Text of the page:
We moved to the United States from Canada in 1961, when the US was celebrating its American Civil War Centennial. I was 10 years old, and was much impressed by the pictures in Mathew B. Brady’s books that were passed around at school as historical documents of the war. That was when I was touched by the phenomenological power of photography. Ever since I have always been attracted by pioneers and practitioners of the principles of the view camera. The control of perspective given by 35-millimeter cameras is all but nil compared to the large-format camera, and to me this is a fundamental differentiating factor.
Humorously speaking, I imagine I should consider myself a modern 19th-century photographer, intent on documenting the end of the industrial era. Photography came about at the advent of the industrialization process. I wonder how it will fare in the future, although references to the use of the camera obscura go as far back as 500BC in China.
Metaphorically speaking, photography does to time what a wall in a room does to time. It’s a kind of slice of time that is transfixed and only very slowly degrades its semblance. Curiously akin to the quantum of time it takes to forget something. I would say that the emblematic photographic image is a picture from inside a room looking out. I think this defines photography. It’s the metaphor for the notion of first sight. What one saw first.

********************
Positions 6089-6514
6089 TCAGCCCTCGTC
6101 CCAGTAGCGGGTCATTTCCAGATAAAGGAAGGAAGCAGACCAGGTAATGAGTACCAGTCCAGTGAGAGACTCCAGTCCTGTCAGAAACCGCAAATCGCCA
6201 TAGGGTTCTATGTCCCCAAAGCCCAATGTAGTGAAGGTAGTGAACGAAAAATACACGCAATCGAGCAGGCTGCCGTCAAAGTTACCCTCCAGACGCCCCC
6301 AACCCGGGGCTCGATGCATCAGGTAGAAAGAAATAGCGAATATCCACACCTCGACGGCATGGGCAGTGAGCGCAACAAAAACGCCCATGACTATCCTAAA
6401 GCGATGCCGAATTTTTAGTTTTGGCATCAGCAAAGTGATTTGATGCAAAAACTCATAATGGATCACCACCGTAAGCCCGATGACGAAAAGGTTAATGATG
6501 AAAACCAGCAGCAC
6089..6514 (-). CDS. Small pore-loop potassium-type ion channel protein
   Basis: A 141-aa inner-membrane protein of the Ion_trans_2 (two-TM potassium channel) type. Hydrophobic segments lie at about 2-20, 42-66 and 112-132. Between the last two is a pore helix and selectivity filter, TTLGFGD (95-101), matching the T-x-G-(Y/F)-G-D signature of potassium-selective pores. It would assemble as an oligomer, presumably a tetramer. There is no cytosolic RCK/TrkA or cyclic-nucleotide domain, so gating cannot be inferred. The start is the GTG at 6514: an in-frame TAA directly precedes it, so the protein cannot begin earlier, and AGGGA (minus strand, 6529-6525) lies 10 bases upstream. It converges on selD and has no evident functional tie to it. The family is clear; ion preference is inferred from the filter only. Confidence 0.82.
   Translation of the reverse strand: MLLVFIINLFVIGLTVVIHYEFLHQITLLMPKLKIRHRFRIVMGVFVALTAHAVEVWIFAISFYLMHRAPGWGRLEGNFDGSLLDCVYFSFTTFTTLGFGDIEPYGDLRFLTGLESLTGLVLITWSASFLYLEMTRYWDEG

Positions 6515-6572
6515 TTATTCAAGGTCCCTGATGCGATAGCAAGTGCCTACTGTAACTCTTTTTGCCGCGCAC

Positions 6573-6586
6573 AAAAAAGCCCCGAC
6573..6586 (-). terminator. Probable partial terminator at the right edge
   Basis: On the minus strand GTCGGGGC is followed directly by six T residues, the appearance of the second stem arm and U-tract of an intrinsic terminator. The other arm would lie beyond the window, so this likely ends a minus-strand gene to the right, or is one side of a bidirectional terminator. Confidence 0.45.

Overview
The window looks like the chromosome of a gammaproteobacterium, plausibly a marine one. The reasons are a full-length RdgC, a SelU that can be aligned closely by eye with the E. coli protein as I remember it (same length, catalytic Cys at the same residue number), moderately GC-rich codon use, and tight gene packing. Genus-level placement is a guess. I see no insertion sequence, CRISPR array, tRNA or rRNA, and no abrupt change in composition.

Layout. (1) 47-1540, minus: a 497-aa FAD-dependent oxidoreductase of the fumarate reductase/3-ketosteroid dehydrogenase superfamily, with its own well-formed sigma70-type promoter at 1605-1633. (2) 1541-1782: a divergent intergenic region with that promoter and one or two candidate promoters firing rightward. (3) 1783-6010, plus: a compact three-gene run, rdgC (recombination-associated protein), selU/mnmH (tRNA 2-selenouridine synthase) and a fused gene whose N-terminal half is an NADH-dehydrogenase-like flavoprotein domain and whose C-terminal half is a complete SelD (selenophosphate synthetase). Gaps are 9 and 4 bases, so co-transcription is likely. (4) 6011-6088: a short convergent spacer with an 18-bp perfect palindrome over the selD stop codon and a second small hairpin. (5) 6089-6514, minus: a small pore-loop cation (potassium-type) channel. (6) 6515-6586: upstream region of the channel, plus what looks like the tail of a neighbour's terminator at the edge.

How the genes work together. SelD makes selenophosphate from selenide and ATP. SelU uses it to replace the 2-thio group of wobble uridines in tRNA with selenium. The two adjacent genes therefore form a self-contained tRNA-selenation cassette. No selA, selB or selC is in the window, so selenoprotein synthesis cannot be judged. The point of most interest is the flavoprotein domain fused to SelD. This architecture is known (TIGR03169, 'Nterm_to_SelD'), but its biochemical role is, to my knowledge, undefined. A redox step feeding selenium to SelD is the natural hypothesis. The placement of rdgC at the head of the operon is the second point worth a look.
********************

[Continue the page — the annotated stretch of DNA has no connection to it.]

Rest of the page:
When I realized the psychological importance of rooms and my commitment to them, I wandered away from cinema. There were other books too, Gaston Bachelard’s Poetics of Space talks about rooms and beehives and a set of drawers, all these receptacle kinds of images, and their metaphorical and psychological undertones.
La Poétique de l’espace explore, à travers les images littéraires, la dimension imaginaire de notre relation à l’espace, en se focalisant sur les espaces du bonheur intime. Le « philosophe-poète » que fût Gaston Bachelard entend ainsi aider ses lecteurs à mieux habiter le monde, grâce aux puissances de l’imagination et, plus précisément, de la rêverie. Aussi l’ouvrage propose-t-il tout d’abord une suite de variations poético-philosophiques sur le thème fondamental de la Maison, de celle de l’être humain aux « maisons animales » comme la coquille ou le nid, en passant par ces « maisons des choses » que sont les tiroirs, les armoires et les coffres. Il ouvre de la sorte une ample réflexion sur l’art d’habiter le monde, impliquant une dialectique de la miniature et de l’immensité, puis du dedans et du dehors, qui s’achève par une méditation des images de la plénitude heureuse, condensant les enjeux anthropologiques, métaphysiques et éthiques de cette oeuvre sans précédent.